6. Allison Iraheta -- Born in 1992, Allison sang Bonnie Raitt's "I Can't Make You Love Me." Raitt had an even bigger hit with the #5 song "Something To Talk About" but perhaps because that's originally a John Hiatt song, this tune has always seemed like her signature number to me. Allison has goofy pink hair piled up in an ugly bun and a bad dress with all sorts of frills, but happily no one mentions her look because she was terrific yet again, despite perhaps garbling her last line as well. Soulful, smart, on-key -- Allison is just so confident in her singing and so mature in her selection. Simon almost begrudgingly has to say, "Honestly, I thought it was very good" (finally!) and then goes on to say she's not very likable. Allison immediately jokes "Nobody likes me?" because she is in fact likable, just a bit laid back. Simon was more on point when he said people didn't know her very well. Fine, but I don't see her turning down any airtime. The others all praised her with Randy again invoking Kelly Clarkson, which is on the money.

7. Matt Giraud -- Born in 1985, Matt sang Stevie Wonder's last #1 hit, the tiresome ditty "Part-Time Lover." Really, the only Stevie Wonder song I like even less is his #1 hit before that, "I Just Called To Say I Love You," but at least that has a good melody. "Overjoyed" is a great late period Stevie song and you can't go wrong with anything from the 1970s. But I'm bored by "Part-Time Lover" as soon as it starts. That's not the only reason I take my biggest exception of the night to the judges' opinions. Along with Lil, I thought Matt looked terrible -- it was so clearly Halloween and Matt wanted to be Justin Timberlake that I thought it was embarrassing. His vocals were fine, I guess, especially on a second listen when I avoided the video, but still he was riffing and growling all over the place and had a bad attempt at a soulful wail and a weak ending that just sort of stopped. At least that's what I thought. But they praised him to high heaven and had nary a bad word to say.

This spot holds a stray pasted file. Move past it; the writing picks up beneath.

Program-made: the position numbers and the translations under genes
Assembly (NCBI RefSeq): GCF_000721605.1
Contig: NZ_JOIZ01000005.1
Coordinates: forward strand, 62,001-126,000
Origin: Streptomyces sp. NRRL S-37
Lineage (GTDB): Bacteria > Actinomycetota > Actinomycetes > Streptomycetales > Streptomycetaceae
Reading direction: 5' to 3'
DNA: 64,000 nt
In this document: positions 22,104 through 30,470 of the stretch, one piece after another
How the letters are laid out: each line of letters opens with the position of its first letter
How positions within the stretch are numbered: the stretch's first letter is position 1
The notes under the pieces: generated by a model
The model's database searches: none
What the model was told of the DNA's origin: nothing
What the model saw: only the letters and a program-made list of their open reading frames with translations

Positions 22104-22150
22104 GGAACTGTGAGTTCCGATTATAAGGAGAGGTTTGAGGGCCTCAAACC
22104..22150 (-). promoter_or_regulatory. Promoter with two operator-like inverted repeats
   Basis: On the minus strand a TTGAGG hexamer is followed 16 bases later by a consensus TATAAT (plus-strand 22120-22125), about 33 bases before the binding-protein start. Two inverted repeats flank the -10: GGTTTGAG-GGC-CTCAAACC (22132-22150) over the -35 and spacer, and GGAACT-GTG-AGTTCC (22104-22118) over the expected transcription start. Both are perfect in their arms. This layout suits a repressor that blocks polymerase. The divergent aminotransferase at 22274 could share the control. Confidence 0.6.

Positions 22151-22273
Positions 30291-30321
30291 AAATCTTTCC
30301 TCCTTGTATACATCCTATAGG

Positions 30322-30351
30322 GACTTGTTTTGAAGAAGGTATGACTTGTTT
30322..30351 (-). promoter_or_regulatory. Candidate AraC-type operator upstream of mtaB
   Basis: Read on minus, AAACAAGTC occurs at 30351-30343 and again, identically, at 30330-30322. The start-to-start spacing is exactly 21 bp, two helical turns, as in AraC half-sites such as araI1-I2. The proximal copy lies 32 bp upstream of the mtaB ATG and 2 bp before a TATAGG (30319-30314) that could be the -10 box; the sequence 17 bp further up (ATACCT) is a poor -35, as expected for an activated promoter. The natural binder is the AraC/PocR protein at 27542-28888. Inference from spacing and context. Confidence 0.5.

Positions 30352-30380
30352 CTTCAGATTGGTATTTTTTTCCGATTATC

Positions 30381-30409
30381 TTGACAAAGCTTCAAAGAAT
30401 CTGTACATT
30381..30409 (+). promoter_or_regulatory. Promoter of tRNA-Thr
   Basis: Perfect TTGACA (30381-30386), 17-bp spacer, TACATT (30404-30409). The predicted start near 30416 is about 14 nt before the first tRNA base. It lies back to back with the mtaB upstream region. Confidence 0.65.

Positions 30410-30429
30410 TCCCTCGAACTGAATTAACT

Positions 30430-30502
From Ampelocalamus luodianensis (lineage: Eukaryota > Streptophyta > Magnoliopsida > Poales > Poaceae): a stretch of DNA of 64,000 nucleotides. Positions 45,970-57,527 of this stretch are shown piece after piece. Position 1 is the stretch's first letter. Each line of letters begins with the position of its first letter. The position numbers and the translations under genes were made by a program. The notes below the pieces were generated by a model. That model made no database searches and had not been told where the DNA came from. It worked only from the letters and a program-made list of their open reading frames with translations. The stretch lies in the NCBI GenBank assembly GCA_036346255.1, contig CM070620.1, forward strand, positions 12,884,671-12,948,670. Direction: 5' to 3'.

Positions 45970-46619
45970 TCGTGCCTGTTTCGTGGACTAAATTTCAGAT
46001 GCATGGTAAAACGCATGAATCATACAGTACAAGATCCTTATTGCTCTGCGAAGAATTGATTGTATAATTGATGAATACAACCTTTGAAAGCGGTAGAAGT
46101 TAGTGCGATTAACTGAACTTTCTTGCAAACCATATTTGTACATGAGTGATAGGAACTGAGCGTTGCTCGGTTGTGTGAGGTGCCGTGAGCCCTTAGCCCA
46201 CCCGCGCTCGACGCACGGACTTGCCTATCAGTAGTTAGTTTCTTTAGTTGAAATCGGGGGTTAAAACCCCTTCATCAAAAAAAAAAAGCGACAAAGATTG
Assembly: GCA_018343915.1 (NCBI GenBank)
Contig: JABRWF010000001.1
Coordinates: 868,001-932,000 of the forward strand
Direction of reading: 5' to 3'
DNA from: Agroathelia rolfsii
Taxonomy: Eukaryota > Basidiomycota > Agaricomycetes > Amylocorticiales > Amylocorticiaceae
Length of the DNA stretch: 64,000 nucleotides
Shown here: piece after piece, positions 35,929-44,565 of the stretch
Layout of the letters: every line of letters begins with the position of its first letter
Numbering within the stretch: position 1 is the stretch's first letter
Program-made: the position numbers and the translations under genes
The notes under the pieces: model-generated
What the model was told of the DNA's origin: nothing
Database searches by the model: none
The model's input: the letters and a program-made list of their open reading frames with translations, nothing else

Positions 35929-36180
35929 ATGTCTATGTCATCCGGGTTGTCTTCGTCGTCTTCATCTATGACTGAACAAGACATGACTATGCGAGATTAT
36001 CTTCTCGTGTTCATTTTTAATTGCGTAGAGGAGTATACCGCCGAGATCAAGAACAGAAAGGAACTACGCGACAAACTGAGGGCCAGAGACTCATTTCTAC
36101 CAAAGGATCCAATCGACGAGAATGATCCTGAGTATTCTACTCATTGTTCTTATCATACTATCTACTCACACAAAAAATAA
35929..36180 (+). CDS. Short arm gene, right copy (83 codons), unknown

8. Adam Lambert -- I kept mentioning the photos of Adam online and Kris's anecdote because I was pleased to see Adam's taped intro to his performance. He all but came out, to my mind. He may not have actually said it, but you'd have to be clueless not to realize it. Adam's parents talked about how when he was little he was interested in everything. His mom said, "He loved books; he loved music." And his dad added drolly, "Sports? Not so much," and smiled. That cut right into Adam saying, "I just loved playing dress-up. But not soccer," and then laughing himself and going on to talk about how he loved performing. Good for him.

The very first winner of Pop Idol -- Will Young -- came out immediately after winning and we've had a number of Idol contestants who seemed gay and later said they were gay. Adam looks like the first contender to basically make clear he was gay in the midst of competition which is great, especially since so many are calling him the front-runner. He could have run in the opposite direction from jokes about dressing up and not liking sports but he didn't.

Born in 1982, Adam got clever like Danny. But instead of reaching back into the past, he got more contemporary. He chose the Tears For Fears song "Mad World," which charted at the end of 1982 -- in the UK. It was their breakout hit overseas but never made it in the US...until 2003, when a terrific, moody cover for the film Donnie Darko (a great, great movie and only watch the original version please) made waves all over again via composers Michael Andrews and Gary Jules. I wonder how the heck Adam ever figured out it was eligible as a song for the year he was born? And did he have to do anything convincing?

Anyway, Adam did the Donnie Darko version straight on and this is the second time in a row I've been able to applaud him. I'm still half waiting/fearing for Adam to break out the wailing (and you know it's coming again, soon) but he certainly has a great voice and it was a terrific cover -- who'd expect to hear someone singing on Idol, "And I find it kind of funny/ I find it kind of sad/ The dreams in which I'm dying/ Are the best I've ever had." The producers went all out, giving Adam eerie blue lighting and a spotlight just perfect for the song and Simon topped it off on a show that went WAY over time by giving a standing ovation on behalf of all the judges. They seem to think the competition is all but over, but once Adam starts wailing again, I think Allison or Kris could give him a run for his money. Besides they thought it was over last year with David Archuleta as a lock to win it all, right? (Of course, so di I, so don't go making any bets on my predictions.)

THE BOTTOM THREE -- The bottom two I think will definitely be Lil Rounds and Scott MacIntyre. The person joining them in the bottom three is a tough call: my heart says Matt Giraud despite the judges' support but my head says Kris Allen, even though he's never been in the bottom three. I just pray Allison finally gets a little momentum going and stays out as well. I'm gonna say that joining Lil and Scott is Kris, thanks to being second and having the judges come down pretty hard. Lil and Scott will be the bottom two and Scott will go home.

Come back all day Wednesday for updates. I'll link to other reviews when available, give you ratings info and critique the results night show as soon as it's over.